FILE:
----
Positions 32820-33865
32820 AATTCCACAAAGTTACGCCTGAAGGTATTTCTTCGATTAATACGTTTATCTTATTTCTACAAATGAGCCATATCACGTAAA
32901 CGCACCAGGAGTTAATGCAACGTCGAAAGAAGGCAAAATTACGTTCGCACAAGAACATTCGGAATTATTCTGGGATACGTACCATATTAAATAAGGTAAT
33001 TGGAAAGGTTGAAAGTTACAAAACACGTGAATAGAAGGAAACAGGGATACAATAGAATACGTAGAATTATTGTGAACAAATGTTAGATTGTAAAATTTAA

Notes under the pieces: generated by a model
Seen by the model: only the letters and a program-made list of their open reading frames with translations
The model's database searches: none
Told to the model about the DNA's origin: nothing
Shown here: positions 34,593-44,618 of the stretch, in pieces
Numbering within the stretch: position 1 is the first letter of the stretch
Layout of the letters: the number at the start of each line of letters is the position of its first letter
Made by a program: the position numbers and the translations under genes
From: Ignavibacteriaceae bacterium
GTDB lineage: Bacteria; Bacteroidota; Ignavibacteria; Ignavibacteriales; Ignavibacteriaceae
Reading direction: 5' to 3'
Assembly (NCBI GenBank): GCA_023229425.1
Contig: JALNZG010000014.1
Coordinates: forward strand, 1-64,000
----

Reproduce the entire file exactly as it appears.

Positions 32820-33865
32820 AATTCCACAAAGTTACGCCTGAAGGTATTTCTTCGATTAATACGTTTATCTTATTTCTACAAATGAGCCATATCACGTAAA
32901 CGCACCAGGAGTTAATGCAACGTCGAAAGAAGGCAAAATTACGTTCGCACAAGAACATTCGGAATTATTCTGGGATACGTACCATATTAAATAAGGTAAT
33001 TGGAAAGGTTGAAAGTTACAAAACACGTGAATAGAAGGAAACAGGGATACAATAGAATACGTAGAATTATTGTGAACAAATGTTAGATTGTAAAATTTAA

Notes under the pieces: generated by a model
Seen by the model: only the letters and a program-made list of their open reading frames with translations
The model's database searches: none
Told to the model about the DNA's origin: nothing
Shown here: positions 34,593-44,618 of the stretch, in pieces
Numbering within the stretch: position 1 is the first letter of the stretch
Layout of the letters: the number at the start of each line of letters is the position of its first letter
Made by a program: the position numbers and the translations under genes
From: Ignavibacteriaceae bacterium
GTDB lineage: Bacteria; Bacteroidota; Ignavibacteria; Ignavibacteriales; Ignavibacteriaceae
Reading direction: 5' to 3'
Assembly (NCBI GenBank): GCA_023229425.1
Contig: JALNZG010000014.1
Coordinates: forward strand, 1-64,000